“Of course not, my boy.” He gazed at me with knowing eyes. “But I’ve been meaning to ask you about this for awhile. I’ll get someone else to do the dishes. Come and sit with me.” He took me out the kitchen and sat at the bar. After I’d taken a seat next to him, he set his mouth into a grim line and asked, “How long have you been suffering from obsessive compulsive disorder?”
My mouth opened and closed, and all I could do was look at him, half ashamed, half fearful.
Now he smiled slightly, although his brows were still laced with concern. “I’m not gonna eat you alive, son. Just tell me the truth. I’d like to help if I can.”
“For about two years now,” I finally answered.
“And do you also have any other disorders? Maybe nightmares or insomnia?”
“How did you…” I looked at him in amazement, wondering if he told fortunes as a side job.
“Back about seven, eight years, I had similar problems,” he explained. “Had such bad nightmares that I’d break out in cold sweat, so I eventually just didn’t sleep. I obsessively washed my hands with soap twice before and after each meal, checked the locks in my apartment five times because I swore someone was out to get me.” He made a grimace at the bad memories, “The worst was, every time there was a sudden noise, like a shout or a door opening or closing, I’d grab anyone around me and duck for cover.”
“You make my symptoms sound like child’s play,” I told him. “It must have been horrible for you.”
“It was,” he agreed. “I got fired from every job I had. You can imagine no one appreciates being dragged under a table at the sound of a door closing. Eventually, I had no money to pay the bills and found myself on the street.”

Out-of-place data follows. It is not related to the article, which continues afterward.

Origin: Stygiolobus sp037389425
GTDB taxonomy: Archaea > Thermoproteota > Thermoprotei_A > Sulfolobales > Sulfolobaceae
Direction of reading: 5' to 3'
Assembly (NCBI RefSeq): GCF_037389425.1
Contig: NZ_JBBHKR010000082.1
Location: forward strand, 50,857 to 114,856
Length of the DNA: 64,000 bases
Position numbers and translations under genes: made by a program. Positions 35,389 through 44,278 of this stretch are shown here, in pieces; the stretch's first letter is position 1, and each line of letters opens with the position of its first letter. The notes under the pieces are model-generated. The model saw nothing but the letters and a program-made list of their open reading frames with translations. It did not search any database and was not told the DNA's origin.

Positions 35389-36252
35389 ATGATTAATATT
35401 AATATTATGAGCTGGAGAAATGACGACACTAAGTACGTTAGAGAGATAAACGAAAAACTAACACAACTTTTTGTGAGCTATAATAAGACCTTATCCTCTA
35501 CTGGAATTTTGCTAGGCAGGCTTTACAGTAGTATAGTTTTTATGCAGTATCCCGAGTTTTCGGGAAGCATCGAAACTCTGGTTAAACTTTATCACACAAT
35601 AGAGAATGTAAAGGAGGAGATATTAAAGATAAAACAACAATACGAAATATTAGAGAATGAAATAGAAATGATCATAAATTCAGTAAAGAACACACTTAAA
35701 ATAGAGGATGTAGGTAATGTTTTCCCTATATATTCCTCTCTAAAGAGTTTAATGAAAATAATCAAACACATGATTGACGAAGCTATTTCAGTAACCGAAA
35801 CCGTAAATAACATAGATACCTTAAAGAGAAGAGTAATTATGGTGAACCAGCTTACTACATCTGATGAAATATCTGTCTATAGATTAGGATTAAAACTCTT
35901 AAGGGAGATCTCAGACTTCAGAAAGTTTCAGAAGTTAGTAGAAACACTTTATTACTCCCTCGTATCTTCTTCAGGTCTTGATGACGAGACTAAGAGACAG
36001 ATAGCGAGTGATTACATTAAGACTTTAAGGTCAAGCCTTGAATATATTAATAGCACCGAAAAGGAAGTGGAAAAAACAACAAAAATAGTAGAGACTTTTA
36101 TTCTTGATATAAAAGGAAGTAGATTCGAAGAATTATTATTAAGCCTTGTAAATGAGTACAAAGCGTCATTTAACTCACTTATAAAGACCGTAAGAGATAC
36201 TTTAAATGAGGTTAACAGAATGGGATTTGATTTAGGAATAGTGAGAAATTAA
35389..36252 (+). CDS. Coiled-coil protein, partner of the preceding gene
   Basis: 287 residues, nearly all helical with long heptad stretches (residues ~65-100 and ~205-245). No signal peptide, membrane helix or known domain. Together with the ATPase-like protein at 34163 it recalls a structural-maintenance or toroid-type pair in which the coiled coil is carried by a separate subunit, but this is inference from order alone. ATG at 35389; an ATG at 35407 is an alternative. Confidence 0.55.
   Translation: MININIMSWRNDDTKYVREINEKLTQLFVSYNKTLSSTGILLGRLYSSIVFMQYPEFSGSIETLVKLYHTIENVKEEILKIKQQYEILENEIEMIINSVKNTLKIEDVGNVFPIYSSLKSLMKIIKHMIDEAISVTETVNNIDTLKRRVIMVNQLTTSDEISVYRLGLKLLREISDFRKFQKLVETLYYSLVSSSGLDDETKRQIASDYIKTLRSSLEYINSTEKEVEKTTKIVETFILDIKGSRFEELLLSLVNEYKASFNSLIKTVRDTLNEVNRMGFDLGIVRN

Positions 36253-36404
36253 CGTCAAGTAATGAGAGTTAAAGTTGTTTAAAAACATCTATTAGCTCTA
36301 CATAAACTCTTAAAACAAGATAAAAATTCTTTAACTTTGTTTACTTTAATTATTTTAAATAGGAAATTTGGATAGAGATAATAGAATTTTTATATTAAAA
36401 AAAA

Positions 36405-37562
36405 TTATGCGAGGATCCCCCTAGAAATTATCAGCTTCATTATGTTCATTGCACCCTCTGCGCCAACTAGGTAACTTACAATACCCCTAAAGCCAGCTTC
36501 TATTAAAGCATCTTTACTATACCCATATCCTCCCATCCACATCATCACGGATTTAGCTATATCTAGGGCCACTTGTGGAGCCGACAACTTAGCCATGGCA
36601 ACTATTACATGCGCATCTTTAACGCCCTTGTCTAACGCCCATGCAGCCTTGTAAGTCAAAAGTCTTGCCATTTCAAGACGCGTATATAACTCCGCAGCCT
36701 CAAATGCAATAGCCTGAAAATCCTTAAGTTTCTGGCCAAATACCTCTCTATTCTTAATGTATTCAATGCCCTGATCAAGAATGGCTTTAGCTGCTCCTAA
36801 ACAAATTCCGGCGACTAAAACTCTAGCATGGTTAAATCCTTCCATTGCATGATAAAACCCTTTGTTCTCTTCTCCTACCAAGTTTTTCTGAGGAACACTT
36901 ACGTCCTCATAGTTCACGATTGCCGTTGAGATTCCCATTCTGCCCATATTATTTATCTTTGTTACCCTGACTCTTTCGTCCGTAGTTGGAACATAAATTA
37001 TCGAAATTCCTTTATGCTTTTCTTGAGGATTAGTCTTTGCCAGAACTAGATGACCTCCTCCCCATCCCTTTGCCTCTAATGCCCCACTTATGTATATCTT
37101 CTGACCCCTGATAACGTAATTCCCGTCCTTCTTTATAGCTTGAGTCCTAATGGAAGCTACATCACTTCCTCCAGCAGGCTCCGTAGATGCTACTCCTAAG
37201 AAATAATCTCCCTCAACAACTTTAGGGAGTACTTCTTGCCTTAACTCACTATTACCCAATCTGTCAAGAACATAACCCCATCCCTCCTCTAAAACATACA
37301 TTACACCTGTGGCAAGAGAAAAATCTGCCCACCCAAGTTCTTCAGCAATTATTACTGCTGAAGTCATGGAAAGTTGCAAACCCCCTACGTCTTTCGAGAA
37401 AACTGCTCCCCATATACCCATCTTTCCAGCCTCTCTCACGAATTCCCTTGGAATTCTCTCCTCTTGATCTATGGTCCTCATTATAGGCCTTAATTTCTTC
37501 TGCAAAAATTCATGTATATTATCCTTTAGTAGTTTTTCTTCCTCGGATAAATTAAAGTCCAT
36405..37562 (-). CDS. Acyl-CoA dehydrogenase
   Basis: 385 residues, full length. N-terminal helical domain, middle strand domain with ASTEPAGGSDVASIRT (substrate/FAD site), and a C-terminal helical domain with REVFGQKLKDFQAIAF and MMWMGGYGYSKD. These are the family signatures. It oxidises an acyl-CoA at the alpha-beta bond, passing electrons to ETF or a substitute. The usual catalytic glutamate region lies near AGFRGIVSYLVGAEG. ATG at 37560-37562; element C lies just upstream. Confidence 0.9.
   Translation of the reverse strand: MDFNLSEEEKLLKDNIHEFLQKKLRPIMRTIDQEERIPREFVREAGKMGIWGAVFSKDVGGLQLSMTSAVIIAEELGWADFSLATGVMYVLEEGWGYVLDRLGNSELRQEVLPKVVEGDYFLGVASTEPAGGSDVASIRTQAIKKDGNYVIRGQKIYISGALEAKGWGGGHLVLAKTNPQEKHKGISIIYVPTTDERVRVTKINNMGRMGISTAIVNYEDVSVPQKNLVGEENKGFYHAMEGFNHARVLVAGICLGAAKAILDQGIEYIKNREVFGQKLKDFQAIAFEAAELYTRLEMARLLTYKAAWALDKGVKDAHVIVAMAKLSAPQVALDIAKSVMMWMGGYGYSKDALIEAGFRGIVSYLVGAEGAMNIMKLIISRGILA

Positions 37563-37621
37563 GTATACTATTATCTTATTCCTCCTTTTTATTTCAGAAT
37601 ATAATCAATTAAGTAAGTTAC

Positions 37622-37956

Ah, so that was how he became homeless. Until the Carwarners found him, that is.
“How’d you get over it?” I asked, half hoping he could give me a quick fix solution.
“I’m not sure I ever got over it completely. Sometimes I still have nightmares, and I get jumpy when there’s a loud, sudden noise.” His honesty made my heart fall. “But it got better when the Carwarners found me. When I trusted them enough to tell them about it, Lewis took me to his friend, who happened to be a psychiatrist, and she diagnosed what I had as PTSD.”
PTSD? That sounded vaguely familiar. I recalled learning about it in an introductory psych class two years ago. “Post traumatic something, right?”
“Post traumatic stress disorder,” he affirmed. “Experienced by someone who went through severe trauma, and often manifested in soldiers after war. My guess is maybe you’ve got a similar problem.”
“I was never a soldier,” I protested. “And I just have OCD.”
“OCD can also be caused by some traumatic event that doesn’t have to do with fighting in a war.” Dean considered me carefully. “Listen son, maybe your symptoms will ease up, but it’s possible they could get worse. If they do, I want you to promise me you’ll seek help. The Carwarners are good people, and they won’t look down on you for anything.”